51. Darla says:

    I read many of the posts above. It’s obvious that many of you do not understand why MLM companies are illegal. They prey on those who either can’t find a job or who dream of their own businesses that they can’t afford to start. Most of this is done with psychological tactics – such as calling this a “movement”, thus implying that “you are part of something”. They are based in immoral and illegal tactics that require you to invest more and more money (obviously if they told newcomers the ultimate price they’d be paying throughout the process, no one would join). This is called fraud! The misinformed person who likened the owner of the page to a “basketball player” is clearly not knowledgable in exactly how MLM’s work. In fact, that too is how they work! They keep you paying in to avoid “failing” in something “guaranteed” to work if you keep going to their over-priced seminars and getting friends and family to join in “The Movemynt” – another play on words psychologically geared to attract a particular demographic. The reason I’m even on this page is that I’m investigating what this particular scam is about. My 28-year-old daughter just came back from their Vegas “conference” where they were selling hype on how “this company structure will change the world”. She has been going to seminars all week and is spending money she doesn’t have (she also has a 9-year-old daughter to support) and is convinced that “she’s at the bottom level, so she’s SURE to make it big when this ‘blows up””. She’s now so involved that admitting it’s a bad idea will make her feel like a fool (another psychological tactic these cons count on). I’m afraid that the only thing I can do is watch her get into debt, waste her time and eventually figure this out on her own. MLM’s are mathematically DESTINED to fail! True that no one is forced to join, but they are ALL based in fraud and impossible to achieve promises. This is WHY they ARE illegal! (She even had to pay $400 to go through their 8-week “detox program”). She is so hyped up on their brainwashing everyday seminars that there is no way to convince her. MLM’s are mainly successful to their creators through a rigorous process of psychological programming – like it or not, we ALL act and react through our brains and whatever belief systems we’ve learned. I hope my daughter learns sooner than later! :-/

  52. Lazy Man says:

    Darla,

    This is why I write these articles. MonaVie is going to “blow up” just not in the way that kids talk about expanding. Google Trends shows MonaVie has been on steep decline since April of 2008. That’s almost 7 years of decline.

    I’m not sure what any other objective person would need to know. However, as you say, people get so brainwashed by the cult, they are in too deep to see it is a bad idea.

  53. KD says:

    Darla,

    I’m sorry to hear that your daughter is involved with mynt. I have a friend who went to the Vegas conference as well. He is also being brainwashed with the hype. It’s very sad.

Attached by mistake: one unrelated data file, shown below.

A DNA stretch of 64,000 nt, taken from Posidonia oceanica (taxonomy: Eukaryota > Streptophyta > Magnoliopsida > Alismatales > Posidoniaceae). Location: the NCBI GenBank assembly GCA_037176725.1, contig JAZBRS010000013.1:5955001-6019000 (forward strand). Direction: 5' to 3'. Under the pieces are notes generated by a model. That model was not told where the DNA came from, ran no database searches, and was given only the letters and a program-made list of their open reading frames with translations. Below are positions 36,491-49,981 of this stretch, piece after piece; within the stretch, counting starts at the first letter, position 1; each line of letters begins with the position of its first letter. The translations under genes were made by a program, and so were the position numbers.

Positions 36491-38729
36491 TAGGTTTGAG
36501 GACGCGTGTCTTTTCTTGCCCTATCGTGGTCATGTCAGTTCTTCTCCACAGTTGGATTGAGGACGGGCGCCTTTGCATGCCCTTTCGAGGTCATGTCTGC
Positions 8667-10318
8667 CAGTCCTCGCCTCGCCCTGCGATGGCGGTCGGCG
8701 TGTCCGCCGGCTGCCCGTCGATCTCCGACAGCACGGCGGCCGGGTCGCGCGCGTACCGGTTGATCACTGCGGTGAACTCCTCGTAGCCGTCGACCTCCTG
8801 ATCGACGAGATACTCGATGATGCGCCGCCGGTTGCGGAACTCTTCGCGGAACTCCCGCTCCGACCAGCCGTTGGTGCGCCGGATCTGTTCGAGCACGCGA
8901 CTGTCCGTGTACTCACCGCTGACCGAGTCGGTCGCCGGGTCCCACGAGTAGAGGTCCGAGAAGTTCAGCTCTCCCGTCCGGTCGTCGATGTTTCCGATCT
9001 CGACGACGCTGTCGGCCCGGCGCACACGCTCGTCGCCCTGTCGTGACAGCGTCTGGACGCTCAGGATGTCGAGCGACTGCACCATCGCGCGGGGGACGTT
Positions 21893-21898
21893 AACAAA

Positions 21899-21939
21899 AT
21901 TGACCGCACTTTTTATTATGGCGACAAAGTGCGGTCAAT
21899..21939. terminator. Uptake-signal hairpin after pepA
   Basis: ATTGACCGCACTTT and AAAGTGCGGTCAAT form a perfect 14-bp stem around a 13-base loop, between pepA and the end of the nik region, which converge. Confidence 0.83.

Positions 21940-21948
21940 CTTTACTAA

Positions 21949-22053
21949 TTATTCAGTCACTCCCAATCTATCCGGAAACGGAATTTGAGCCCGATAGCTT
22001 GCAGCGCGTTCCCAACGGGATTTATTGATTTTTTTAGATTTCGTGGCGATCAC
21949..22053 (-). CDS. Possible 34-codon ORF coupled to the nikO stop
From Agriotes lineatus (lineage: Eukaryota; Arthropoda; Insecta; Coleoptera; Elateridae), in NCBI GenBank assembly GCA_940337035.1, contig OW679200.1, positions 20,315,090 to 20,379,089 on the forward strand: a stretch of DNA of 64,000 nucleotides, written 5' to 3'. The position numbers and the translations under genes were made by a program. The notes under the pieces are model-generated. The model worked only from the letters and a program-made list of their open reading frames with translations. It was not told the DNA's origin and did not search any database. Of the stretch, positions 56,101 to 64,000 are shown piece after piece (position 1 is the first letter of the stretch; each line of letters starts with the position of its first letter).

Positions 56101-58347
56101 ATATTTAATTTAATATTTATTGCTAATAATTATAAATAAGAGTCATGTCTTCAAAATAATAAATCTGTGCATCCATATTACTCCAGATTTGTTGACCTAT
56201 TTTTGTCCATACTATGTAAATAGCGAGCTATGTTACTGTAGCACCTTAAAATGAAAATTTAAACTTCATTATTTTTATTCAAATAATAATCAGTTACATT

My sister and her husband were involved with Amway for around 5 years. They were just convinced that they could become like their upline person and be a high dollar player in Amway. I sent them articles and told them how much time and money they were wasting. Yet they just kept saying that we were hating and were squashing their dreams. Unfortunately they had to learn the hard way and after 5 years, they finally admitted that it wasn’t working and they were going to put a hold on Amway.

    I hope your daughter can figure out how bad this is before 5 years. Maybe just continue to send her articles or links to websites like this one? Maybe there is someone outside of her family that can talk some sense in her? Unfortunately they never seem to listen to family members.

    Take care.

  54. KD says:

    So Stephen, what type of mlm are you in? And are you successful at it?

  55. […] Schroeder moved to FG Xpress. You'll remember that I exposed MonaVie as a scam as well as their MonaVie Mynt. I went as far as explaining why it appears to be a pyramid scheme according to the FTC's […]

  56. Darla says:

    Hello again! I posted earlier about my daughter joining Mynt. This week she is having one of the founders of Mynt coming to my house to explain how this is definitely something to get involved with. I asked questions she and her “team” couldn’t answer. I was hoping you could give me some questions (besides the ones I already have) that will help my daughter see that what they are promising is not possible. Since you have studied these things more than I have, you undoubtedly have statistical and general info that I haven’t thought of. My daughter is SO HYPED on this (she goes to “meetings” everyday – I call them “brainwashing sessions” that it seems it will take point blank questions to get her to even consider the truer aspects of this. I don’t want to see her waste any more of her (or her friends’) money. Thanks in advance for your help! Darla